By Alvin Plexico | Navy Office of Community Outreach | Special to the OBSERVER
FORT MEADE, Maryland – Seaman Timothy Dimal, a native of Sacramento, California, is serving at Defense Information School (DINFOS), the premier communication learning institution, vital to the success of public affairs professionals across the Department of Defense, the United States government, and international partners.
Dimal attended Sheldon High School and graduated in 2013. Today, Dimal uses skills and values similar to those learned in Sacramento.
“I learned the importance of diversity from my hometown,” said Dimal. “Everyone is different, and you can learn a lot from their differences.”
These lessons continue to help Dimal while serving in the military.
For the last 55 years, DINFOS has trained communicators across the Department of Defense to help their organizations achieve strategic and operational goals through applied public affairs strategies and visual information products. Courses offered by DINFOS include Digital Multimedia, Joint Contingency Public Affairs, Broadcast Journalism, Graphic Design and more.
Serving in the Navy means Dimal is part of a team that is taking on new importance in America’s focus on rebuilding military readiness, strengthening alliances and reforming business practices in support of the National Defense Strategy.
“We’re here to protect the waters around our country and other countries around the world,” said Dimal. “A lot of other countries are surrounded by water, which gives us the advantage of forward presence. Knowing we’re there and seeing our ships can help deter aggression.”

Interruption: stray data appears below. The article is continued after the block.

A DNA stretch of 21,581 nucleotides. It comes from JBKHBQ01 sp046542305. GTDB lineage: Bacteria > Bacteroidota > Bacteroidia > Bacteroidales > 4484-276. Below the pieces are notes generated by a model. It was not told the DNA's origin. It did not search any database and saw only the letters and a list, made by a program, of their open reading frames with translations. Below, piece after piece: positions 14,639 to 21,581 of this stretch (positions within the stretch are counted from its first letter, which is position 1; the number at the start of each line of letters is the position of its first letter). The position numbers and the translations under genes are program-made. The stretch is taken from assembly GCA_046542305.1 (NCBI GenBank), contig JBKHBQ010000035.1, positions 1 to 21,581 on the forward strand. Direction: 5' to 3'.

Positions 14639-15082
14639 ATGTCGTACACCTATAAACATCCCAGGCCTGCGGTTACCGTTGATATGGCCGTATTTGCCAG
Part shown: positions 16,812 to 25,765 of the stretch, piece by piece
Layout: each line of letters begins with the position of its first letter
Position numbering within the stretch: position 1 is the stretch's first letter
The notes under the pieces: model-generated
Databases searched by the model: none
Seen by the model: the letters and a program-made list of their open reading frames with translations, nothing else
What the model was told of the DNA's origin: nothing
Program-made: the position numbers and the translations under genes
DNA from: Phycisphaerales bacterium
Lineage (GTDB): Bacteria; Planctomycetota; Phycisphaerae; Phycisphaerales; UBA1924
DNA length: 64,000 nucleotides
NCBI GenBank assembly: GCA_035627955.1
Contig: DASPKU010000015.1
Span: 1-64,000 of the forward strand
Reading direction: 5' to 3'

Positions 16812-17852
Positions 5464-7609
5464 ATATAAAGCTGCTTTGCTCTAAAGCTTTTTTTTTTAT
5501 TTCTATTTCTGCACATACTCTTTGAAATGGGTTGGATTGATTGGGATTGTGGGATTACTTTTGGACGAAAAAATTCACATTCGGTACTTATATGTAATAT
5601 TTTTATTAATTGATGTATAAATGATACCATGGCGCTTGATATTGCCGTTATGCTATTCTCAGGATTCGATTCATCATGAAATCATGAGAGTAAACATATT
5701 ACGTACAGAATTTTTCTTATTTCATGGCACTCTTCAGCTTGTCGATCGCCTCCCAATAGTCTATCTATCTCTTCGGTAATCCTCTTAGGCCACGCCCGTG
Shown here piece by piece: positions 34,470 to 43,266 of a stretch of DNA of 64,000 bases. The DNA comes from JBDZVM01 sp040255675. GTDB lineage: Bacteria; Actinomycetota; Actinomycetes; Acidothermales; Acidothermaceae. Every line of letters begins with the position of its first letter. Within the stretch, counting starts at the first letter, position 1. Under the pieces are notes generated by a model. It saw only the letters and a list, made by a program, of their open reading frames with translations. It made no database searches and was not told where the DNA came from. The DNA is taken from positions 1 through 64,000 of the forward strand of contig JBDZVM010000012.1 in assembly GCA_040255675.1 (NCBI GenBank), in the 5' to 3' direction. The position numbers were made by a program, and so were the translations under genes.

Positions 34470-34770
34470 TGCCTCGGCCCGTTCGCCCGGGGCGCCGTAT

With more than 90 percent of all trade traveling by sea, and 95 percent of the world’s international phone and internet traffic carried through fiber optic cables lying on the ocean floor, Navy officials continue to emphasize that the prosperity and security of the United States is directly linked to a strong and ready Navy.
Dimal and the sailors they serve with have many opportunities to achieve accomplishments during their military service.
“I’m proud that I joined the military,” said Dimal. “It wasn’t something I really thought of as a kid, but I’m glad I joined and that I get to use my photography interests to serve in the military.”
As Dimal and other sailors continue to train and perform the missions they are tasked with, they take pride in serving their country in the United States Navy.
“Serving in the Navy gives me a sense of pride,” added Dimal. “My grandfather and uncle both served in the Navy. The reason we’re here is because my grandfather served in the Navy. He was able to bring family here to America from the Philippines. The Navy offers me the opportunity to pay back for what the nation’s given to my family.”